The late Ian Wallace spent a long and fairly successful career as a journeyman rock drummer, backing a wide range of artists from an early stint with King Crimson in his native England, to touring and recording with the likes of Bob Dylan, Jackson Browne, Don Henley, the Traveling Wilburys, and “the French Elvis,” Johnny Hallyday. However, Ian had always wanted to be a jazz drummer, and later in life, he studied with my long-time teacher, Freddie Gruber. Typical of Freddie’s other prominent students, like Steve Smith and Dave Weckl, and my own experience with him, one of Freddie’s great gifts as a master teacher is that he is a different guide for each of us, according to what we need and want. Thus Freddie guided Ian in becoming the jazz drummer he wanted to be, and Ian’s mastery of the style, plus his own confident and original voice, were beautifully evidenced on a CD called King Crimson Songbook, from a project close to Ian’s heart, the Crimson Jazz Trio, which interpreted King Crimson songs in a traditional piano, bass, drums format. (Speaking of brushes, check out Ian’s dazzling brushwork on “21st Century Schizoid Man.”)
Ian was only 60 when he was struck down by cancer (I always have to think of it as stupid cancer, but sometimes only other bereaved survivors understand) in 2007—just at the moment when he had achieved a lifetime goal of supreme expression on his instrument. He had recently recorded a second CD with the Crimson Jazz Trio, and was planning a tour of jazz festivals for the following year, when all at once, ba-da-boom, it was all over for Ian Wallace. (And people believe in benevolent deities . . .)
Ian’s widow, Marjorie, and his bandmates Tim Landers and Jody Nardone saw that second CD into production (King Crimson Songbook Volume 2), and my delight in Ian’s playing on it is only partly because he was a lovely man with a tragic fate. His command of time, of subtleties of dynamics, facility as a soloist, and faultless accompaniment to the other musicians, all stood as a shining inspiration to me.
A highlight on that recording was the daring Latin feel Ian applied so successfully to “In the Court of the Crimson King,” which inspired me to investigate a rhythmic area that in the past I had only “admired from afar,” as it were.
One Big Concept I was determined to work on was a rhythmic approach I have wanted to explore for years, but have always set aside because I knew it would require a lot of time to develop. In the best layman’s terms I can muster, it is a hybrid of two rhythmic paradigms: the emphasis on the upbeat or the downbeat. The upbeat tends to drive certain styles of music, like jazz and reggae, while the downbeat is the fundamental language—or at least the accent of the language—in blues and rock. I wondered if they couldn’t be combined in a way that didn’t shift between one and the other, but actually blended the two, playing both at the same time—what is called a polyrhythm.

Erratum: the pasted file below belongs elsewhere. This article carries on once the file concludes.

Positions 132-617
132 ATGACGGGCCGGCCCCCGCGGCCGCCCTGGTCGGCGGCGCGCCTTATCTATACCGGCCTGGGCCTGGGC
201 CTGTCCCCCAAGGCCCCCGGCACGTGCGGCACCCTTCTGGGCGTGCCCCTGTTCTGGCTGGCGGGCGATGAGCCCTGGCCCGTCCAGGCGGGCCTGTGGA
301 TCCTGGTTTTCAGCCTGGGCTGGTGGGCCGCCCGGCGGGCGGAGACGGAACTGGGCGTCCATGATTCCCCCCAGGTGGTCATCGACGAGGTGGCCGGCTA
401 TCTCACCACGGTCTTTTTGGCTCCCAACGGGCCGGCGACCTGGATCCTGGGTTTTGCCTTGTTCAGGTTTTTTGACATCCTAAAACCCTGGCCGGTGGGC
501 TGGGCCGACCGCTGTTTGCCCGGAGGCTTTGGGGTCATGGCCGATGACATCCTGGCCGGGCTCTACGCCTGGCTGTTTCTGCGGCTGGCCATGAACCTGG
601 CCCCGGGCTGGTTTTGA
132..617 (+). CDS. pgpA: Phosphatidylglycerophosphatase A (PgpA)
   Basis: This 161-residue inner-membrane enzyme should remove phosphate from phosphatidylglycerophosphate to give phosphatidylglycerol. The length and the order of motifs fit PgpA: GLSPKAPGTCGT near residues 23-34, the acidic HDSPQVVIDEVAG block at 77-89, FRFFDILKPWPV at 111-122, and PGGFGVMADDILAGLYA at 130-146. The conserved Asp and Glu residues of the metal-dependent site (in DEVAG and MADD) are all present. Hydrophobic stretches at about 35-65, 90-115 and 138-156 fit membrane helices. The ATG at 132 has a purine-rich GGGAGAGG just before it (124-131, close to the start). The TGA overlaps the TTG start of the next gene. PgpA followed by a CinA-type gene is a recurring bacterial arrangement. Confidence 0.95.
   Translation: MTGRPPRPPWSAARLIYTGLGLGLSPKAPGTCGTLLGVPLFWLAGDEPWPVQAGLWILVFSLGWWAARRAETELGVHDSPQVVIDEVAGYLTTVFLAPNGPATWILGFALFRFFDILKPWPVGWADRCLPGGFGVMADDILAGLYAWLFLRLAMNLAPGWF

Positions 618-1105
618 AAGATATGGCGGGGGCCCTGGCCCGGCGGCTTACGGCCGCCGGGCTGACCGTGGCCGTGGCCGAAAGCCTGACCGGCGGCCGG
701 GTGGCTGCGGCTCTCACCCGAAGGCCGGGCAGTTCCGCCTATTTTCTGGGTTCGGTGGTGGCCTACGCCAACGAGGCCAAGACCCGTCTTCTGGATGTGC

F. Scott Fitzgerald once wrote, “The true test of a first-rate mind is the ability to hold two contradictory ideas at the same time.” Well, I can’t necessarily do that, but with a dedicated sufficiency of time and effort, I have found that my body can express one idea, and my mind the other—for example, after years of practice with the waltz, my feet can sustain a steady 3/4 pattern all day, while my brain directs my hands at improvising with complete freedom, playing absolutely anything, any time signature, any tempo. It took years, but I got there—conquered the ostinato by being obstinate.
The concept this time was to have my left foot keep a constant upbeat, as it would in fast swing music, say, while my right foot and hands would syncopate freely around the downbeat feel of rock and funk music. Sounds simple, and perhaps for some drummers it would be, but for me it was like the waltz had been at first—it was all I could do to keep that high-hat going, and play the simplest figures against it. The critical essence is that both rhythmic accents have to be felt, not just played, so in effect, you have to play two different songs at the same time.
Breakthroughs came slowly, one figure at a time, and along the way I discovered amazing relationships to well-known rhythms in that tension between upbeats and downbeats: samba, various jazz feels, West African patterns, the so-called “second line” style of drumming from New Orleans, and ska and reggae.
And it was so musical. I could play it for hours, because, like the waltz again, to improvise in that pattern was to play a song. An “Autumn Serenade.”
The title comes from a big-band hit by Harry James, reflecting the kind of music I’ve been listening to a lot lately—a satellite music channel called “40s on 4.” Artie Shaw, Benny Goodman, Gene Krupa, Buddy Rich, the Dorseys, Duke Ellington, Count Basie, Frank Sinatra, Billie Holiday, and so many great female “band singers,” like Jo Stafford, Helen Forrest, Ella Fitzgerald, Eydie Gorme, and Anita O’Day—what a treasurehouse of classic, timeless music. (And a fine soundtrack for cooking at Bubba’s Bar ’n’ Grill!)